Devotees to the cult of the Fender Telecaster tend to be loyal and zealous. The same can be said of baritone guitar players. Many consider themselves ambassadors of the deep-tuned bari guitar.
So, what happens when you make a baritone Telecaster? Does the result inspire devotion, disappointment, or something in between? In this article, we will take a look at the Fender Blacktop Baritone Telecaster and find out if this Tele baritone combo lives up to its potential.
We’ll also ask if this baritone Tele is worth the $850+ price it’s currently fetching on the used market and then conclude with three factors that should help you decide whether this instrument is worthy of your hard-earned cash!
The Blacktop Baritone Story
Fender introduced the Blacktop Baritone Telecaster in 2012, built in Mexico. The extended range Tele was part of a larger Blacktop series of guitars designed to offer unique sonic variations on classic designs. Most often, this meant offering unique pickup combinations. In the case of the Blacktop Baritone Telecaster, sonic diversity took the form of extending the neck scale and turning a classic Tele body into a B-to-B tuned low-end axe.
Key Features & Specs
- Alder body
- Maple neck
- Scale length: 27”
- Neck Width at Nut: 1.650”
- Rosewood fretboard, 22 medium jumbo frets
- Single-coil Telecaster neck and middle pickups
- Humbucking bridge pickup
- Finish options: classic copper, ghost silver, and three-color sunburst.
- Made in Mexico
If you do a Google search for ‘Fender Blacktop Baritone Telecaster reviews’ you’ll find a mix of devoted fans along with pointed critiques of the guitar’s quality. The devoted fans love the mix of modern and classic tones delivered by the Blacktop’s complement of pickups. Others love the guitar’s sharp looks and classic Tele aesthetic – and for good reason. The Blacktop Baritone Telecaster is a great-looking guitar (in my opinion, the “ghost silver” and “classic copper” finishes are particularly sharp).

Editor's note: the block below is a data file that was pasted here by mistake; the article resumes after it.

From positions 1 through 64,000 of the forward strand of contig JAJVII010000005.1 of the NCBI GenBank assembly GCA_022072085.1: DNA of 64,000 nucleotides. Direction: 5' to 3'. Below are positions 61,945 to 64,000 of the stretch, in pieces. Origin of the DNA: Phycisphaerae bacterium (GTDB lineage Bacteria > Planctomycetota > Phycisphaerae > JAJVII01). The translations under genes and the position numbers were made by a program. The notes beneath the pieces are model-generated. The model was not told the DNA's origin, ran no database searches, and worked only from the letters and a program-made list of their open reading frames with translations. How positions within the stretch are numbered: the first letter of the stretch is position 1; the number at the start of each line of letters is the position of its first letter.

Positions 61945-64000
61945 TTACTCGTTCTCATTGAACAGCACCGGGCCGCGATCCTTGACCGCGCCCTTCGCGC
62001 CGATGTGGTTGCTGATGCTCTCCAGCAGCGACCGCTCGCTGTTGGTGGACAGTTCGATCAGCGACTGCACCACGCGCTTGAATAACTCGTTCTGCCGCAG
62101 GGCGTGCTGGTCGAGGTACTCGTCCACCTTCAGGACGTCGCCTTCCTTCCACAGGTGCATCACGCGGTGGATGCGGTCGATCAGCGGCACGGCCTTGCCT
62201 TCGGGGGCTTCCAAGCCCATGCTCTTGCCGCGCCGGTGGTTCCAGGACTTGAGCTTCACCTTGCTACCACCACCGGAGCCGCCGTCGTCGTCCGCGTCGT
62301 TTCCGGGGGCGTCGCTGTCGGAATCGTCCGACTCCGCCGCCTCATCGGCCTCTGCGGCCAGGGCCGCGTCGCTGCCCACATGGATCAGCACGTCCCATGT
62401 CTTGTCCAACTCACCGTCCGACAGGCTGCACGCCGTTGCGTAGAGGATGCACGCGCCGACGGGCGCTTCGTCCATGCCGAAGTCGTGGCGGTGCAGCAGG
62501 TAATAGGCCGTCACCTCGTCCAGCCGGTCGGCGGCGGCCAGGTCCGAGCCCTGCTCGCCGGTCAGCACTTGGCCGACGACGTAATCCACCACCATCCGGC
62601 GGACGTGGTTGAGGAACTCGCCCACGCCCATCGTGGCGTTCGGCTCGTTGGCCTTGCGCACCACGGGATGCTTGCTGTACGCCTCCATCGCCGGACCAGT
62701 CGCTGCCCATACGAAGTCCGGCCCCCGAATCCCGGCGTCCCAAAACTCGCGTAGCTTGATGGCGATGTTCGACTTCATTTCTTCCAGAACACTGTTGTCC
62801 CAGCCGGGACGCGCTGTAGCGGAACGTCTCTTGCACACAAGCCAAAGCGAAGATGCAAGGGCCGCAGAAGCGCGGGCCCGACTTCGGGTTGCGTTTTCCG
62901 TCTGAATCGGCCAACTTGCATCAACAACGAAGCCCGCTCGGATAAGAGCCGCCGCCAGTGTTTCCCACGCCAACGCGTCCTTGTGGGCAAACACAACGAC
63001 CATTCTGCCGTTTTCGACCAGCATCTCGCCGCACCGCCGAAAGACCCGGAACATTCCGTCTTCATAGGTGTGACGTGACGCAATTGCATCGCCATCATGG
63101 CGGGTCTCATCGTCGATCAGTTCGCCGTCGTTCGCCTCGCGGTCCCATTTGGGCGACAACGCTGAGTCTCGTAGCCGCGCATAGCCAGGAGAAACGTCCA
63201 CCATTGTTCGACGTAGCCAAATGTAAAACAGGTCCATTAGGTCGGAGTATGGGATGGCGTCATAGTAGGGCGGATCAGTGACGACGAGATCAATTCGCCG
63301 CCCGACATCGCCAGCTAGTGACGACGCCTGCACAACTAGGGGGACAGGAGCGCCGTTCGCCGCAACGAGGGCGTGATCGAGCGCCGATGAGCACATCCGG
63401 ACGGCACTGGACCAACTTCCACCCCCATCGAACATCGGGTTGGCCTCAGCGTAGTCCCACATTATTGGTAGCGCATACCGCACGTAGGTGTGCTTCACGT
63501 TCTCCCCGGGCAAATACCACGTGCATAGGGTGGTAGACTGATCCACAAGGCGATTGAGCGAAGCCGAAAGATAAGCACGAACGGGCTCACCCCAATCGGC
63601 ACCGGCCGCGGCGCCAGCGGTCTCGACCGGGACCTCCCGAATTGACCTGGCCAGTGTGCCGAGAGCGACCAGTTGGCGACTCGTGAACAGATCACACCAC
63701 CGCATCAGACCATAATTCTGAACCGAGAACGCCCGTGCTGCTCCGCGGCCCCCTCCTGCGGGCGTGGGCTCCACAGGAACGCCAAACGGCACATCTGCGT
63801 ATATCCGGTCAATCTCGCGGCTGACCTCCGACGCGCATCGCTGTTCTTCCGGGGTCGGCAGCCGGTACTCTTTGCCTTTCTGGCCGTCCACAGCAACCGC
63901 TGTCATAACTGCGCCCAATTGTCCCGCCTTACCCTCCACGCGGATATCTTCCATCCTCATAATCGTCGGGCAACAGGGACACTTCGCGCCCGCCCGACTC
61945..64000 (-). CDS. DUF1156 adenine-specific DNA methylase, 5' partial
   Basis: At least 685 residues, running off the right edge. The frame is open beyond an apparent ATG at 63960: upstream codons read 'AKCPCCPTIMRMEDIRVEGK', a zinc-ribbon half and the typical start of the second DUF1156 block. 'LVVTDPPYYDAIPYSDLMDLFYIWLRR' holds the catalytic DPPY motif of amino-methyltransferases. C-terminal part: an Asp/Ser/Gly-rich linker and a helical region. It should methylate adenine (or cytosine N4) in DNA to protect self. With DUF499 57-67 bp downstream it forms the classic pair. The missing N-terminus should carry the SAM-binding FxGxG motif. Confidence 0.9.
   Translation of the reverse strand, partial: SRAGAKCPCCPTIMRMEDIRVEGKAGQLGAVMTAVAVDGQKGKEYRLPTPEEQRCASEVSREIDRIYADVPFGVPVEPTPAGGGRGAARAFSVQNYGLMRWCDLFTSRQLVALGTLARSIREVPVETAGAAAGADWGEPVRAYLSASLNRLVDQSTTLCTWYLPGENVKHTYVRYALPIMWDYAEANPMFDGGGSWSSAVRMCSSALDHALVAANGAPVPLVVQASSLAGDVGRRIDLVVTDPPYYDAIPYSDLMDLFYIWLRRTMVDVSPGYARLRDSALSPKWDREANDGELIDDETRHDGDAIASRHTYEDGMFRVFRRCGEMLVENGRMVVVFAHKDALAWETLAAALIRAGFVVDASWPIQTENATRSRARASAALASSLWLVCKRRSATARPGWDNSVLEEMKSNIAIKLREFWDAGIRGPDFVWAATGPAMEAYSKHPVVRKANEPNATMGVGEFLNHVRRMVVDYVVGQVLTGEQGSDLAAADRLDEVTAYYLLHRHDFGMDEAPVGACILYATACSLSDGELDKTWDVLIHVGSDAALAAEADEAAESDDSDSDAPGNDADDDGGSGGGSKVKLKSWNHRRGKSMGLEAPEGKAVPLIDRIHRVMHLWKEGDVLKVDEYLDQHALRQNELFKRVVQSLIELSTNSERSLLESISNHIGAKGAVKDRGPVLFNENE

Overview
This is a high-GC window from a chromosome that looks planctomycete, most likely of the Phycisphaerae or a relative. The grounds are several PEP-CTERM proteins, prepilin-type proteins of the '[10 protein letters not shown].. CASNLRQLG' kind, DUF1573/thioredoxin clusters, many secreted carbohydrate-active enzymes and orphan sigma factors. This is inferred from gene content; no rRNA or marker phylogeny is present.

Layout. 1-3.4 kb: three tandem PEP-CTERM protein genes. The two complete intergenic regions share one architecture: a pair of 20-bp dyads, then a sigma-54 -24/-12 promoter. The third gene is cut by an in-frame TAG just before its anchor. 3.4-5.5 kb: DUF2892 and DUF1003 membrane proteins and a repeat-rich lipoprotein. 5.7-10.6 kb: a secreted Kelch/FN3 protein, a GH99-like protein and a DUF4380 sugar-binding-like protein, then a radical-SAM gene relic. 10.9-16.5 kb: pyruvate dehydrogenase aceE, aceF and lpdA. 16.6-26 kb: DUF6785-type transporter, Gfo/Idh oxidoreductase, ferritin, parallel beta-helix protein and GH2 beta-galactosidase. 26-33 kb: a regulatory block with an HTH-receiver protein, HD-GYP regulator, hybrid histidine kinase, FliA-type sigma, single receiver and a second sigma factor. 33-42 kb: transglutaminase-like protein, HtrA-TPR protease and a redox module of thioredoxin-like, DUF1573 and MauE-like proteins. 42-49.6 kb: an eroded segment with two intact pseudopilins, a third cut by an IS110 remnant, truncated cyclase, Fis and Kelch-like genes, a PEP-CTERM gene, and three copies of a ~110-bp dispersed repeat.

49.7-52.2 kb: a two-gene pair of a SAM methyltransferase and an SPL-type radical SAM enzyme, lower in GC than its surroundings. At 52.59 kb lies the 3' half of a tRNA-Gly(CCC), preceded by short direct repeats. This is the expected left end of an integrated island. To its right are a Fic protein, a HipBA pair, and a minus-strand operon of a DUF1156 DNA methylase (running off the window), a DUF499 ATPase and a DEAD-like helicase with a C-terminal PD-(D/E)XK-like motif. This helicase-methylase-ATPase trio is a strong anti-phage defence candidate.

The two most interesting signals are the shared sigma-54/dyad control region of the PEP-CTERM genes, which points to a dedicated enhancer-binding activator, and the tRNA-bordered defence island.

At the same time, some have reported quality issues in tone pots and pickup selectors. Others have reported “creaking” sounds during tuning – a potential indicator of poor quality in tuning pegs or less-than-exceptional work in the nut, string tie, or bridge.
All these reports came from folks who purchased the Blacktop Baritone Telecaster when the model was new and still in production. The Blacktop Baritone was listed for around $600 in 2012. At that price point, these quality concerns shouldn’t have been too much of an issue, but naturally, one has to wonder how the Blacktop Baritone has aged over the years.
Tone: A Little Bit of Tele… A Whole Lot of Baritone
The neck and middle single-coil pickups deliver a classic Fender tone. It’s not exactly a classic Tele sound. This is most likely the result of body materials and scale length – both of which impact an electric guitar’s tone. Instead, the Blacktop Baritone ends up dishing a detuned Tele-Strat hybrid sound.
The bridge position humbucker might leave some Tele purists disappointed. It’s meatier and warmer than what you’d expect from a telecaster. Distorted, it dishes out chunky tones. If a gritty over-driving rock sound is your jam, the Blacktop Baritone’s bridge humbucker won’t disappoint.
Of all the demos and samples I’ve heard from the Fender Blacktop Baritone Telecaster, the best tones seem to come from the neck and middle single coils – especially with just a hint of overdrive. In this almost clean tonal state, the Blacktop Baritone shines, offering a beautiful mix of clean sparkle with a hint of creamy overdrive.
Check out the following video for some great examples of the Blacktops tonal offerings.
3 Things to Know About the Fender Blacktop Baritone Telecaster
Today, a used Blacktop Baritone Telecaster will set you back around $1000. I think the decision to shell out that sort of cash comes down to three key points…
- The Blacktop Baritone produces some great tones
- The Blacktop has a great Telecaster vibe and looks sharp
- However, you may have to deal with some minor quality of build concerns
All things considered, I think you can do better for your money.
If you’re a fan of Fender products, consider picking up a Squire Vintage Modified Jazzmaster. It features great quality and great playability. And, at $449, it’s hard to beat. In fact, we named it the best baritone guitar for around $500. And the Eastwood Sidejack Baritone represents a quirkier (but still great) option for a similar price.
If you have closer to $800 to spend, check out our review of the Ibanez RGB6 Baritone. It might be the most playable baritone you will get your hands on – especially if you love highly technical styles.